Saturday, July 15, 2006

Now I understand

those big-name artists who don't fabricate their own work. I could never relate to it at all. What's the point? It's no fun if you don't get your hands dirty.

But if I could hand this

to a technician and say, "Reproduce this in glass, taking out those messy, superfluous curlicues, streamlining the lines a little bit, and rendering it in deep blues and purples,

I would. The design isn't nearly as much fun to draw the second time around, much less building it in lead and glass.

Also, color is hard when you can't put down six layers of oil and wax medium with a palette knife, scrubbing and carving back into it until you get the hue and texture and luminosity exactly right. I understand, now, why stained glass windows are so primary and diffuse in their color designs; you have to do it that way to generate contrast, when you only have about six shades to work with.

But I don't want to do it that way. I want to have, say, some that are almost all blue, and some which are salmon pink with a few green details, and some that are gold and ochre, and some which are almost all white and beige.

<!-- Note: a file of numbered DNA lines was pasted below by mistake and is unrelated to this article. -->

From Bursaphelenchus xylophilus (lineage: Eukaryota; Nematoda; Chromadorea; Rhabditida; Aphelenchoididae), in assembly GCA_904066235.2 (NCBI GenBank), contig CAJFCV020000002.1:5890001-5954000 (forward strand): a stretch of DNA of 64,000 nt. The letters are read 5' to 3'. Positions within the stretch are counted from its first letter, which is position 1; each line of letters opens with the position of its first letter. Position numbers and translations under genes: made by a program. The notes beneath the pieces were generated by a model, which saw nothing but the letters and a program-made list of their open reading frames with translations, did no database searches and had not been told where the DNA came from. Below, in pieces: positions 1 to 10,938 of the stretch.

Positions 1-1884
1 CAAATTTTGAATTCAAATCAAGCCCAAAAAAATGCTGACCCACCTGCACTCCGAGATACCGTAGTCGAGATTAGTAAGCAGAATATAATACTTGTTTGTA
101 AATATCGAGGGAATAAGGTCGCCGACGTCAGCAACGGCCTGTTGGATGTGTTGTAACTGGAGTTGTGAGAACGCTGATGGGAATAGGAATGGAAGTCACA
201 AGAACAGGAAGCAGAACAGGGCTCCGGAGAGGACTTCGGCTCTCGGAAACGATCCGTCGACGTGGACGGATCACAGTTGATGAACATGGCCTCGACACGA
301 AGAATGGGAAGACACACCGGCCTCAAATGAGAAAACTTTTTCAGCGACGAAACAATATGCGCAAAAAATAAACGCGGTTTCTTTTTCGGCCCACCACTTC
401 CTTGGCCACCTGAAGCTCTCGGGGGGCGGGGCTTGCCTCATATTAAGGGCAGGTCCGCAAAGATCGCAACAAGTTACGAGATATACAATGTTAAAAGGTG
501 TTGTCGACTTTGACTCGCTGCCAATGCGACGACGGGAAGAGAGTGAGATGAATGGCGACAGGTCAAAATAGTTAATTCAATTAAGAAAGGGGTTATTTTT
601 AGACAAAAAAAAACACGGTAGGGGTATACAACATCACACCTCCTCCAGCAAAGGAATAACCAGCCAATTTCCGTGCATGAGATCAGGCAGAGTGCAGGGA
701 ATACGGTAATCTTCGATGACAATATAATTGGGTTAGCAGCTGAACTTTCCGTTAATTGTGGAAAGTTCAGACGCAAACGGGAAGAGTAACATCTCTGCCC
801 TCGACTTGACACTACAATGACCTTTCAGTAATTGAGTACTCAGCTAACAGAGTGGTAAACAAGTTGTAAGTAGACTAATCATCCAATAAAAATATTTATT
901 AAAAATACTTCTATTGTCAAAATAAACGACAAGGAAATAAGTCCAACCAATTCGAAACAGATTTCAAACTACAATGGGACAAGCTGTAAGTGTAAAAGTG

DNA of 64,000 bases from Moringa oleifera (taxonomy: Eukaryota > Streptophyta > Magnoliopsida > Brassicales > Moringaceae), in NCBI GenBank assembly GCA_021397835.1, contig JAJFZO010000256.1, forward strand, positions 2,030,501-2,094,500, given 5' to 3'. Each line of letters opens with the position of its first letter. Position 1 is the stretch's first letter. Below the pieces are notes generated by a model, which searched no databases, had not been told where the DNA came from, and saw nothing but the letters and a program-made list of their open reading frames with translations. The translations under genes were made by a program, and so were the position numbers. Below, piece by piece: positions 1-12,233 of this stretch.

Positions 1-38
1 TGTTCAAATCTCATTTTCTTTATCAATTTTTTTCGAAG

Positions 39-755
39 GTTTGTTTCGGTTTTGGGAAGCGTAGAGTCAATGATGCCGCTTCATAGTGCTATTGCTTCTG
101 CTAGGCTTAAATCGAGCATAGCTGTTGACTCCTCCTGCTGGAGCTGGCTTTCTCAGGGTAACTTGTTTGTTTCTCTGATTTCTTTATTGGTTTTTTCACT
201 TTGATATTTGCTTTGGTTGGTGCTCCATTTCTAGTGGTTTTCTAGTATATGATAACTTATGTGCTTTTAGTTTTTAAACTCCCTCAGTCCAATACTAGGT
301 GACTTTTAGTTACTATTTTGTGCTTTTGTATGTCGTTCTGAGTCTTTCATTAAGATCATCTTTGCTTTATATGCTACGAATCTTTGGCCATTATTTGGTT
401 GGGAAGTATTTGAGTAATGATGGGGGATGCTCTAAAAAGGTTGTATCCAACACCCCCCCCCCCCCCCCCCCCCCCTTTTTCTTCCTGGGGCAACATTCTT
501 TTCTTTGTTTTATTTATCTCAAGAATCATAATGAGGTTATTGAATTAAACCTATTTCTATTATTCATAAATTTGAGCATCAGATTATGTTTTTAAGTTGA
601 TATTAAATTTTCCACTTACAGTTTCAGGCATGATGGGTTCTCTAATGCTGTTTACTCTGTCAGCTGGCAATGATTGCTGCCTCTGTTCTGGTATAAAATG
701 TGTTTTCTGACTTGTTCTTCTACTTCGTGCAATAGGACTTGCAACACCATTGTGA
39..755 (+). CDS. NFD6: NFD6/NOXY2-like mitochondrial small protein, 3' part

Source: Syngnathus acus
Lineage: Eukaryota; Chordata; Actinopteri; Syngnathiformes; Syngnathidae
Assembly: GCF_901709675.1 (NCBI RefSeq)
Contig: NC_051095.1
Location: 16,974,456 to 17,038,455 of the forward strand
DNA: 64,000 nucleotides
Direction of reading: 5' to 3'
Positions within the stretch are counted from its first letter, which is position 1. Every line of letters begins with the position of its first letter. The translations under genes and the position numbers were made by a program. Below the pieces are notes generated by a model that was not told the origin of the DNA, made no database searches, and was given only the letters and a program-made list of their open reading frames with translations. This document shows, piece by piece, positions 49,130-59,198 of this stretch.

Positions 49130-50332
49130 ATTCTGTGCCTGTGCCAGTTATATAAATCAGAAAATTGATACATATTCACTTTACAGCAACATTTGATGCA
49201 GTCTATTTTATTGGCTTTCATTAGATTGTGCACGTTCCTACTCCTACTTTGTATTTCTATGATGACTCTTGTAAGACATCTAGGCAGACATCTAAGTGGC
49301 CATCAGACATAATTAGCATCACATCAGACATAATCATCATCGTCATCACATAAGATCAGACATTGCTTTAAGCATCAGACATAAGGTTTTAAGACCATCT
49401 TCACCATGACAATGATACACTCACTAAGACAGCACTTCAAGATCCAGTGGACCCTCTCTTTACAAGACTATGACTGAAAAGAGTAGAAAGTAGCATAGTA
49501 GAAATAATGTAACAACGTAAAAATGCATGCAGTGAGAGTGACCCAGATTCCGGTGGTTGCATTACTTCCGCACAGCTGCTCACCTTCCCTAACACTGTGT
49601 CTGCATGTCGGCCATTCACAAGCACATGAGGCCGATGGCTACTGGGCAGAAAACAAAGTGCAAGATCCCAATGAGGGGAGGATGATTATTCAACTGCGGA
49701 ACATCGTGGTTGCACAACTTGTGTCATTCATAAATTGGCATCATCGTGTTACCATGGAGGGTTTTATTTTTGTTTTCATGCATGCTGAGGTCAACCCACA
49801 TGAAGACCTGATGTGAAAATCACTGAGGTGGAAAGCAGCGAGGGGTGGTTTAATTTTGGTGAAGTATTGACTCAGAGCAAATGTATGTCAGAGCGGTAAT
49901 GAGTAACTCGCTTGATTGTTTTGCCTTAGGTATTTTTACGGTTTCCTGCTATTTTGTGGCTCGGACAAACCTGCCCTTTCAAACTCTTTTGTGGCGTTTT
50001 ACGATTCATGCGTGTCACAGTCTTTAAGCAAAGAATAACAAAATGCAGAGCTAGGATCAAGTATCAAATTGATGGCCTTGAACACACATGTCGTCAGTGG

Invention fails me on this one. Tune in tomorrow when I've slept on it.


danonymous said...

Boy, as soon as I saw the last black and white mandala, all I could think of was wrought iron fence design. Gorgeous...not everything needs color.

Chris Rywalt said...

I'm so used to using watercolor and gouache I don't think in terms of layers the way you do. In fact I approach oils similarly, and the only real concession I make to their being oils and not watercolors is I'll layer for transparency and translucence.

So I've never thought that color is that hard. Except yellow. Yellow is really, really hard to work with, for me, anyway. Maybe if I'd gone to art school they'd have taught me how to work with yellow better.

I particularly like the color version of the second mandala. It's very pretty. Extra sexy.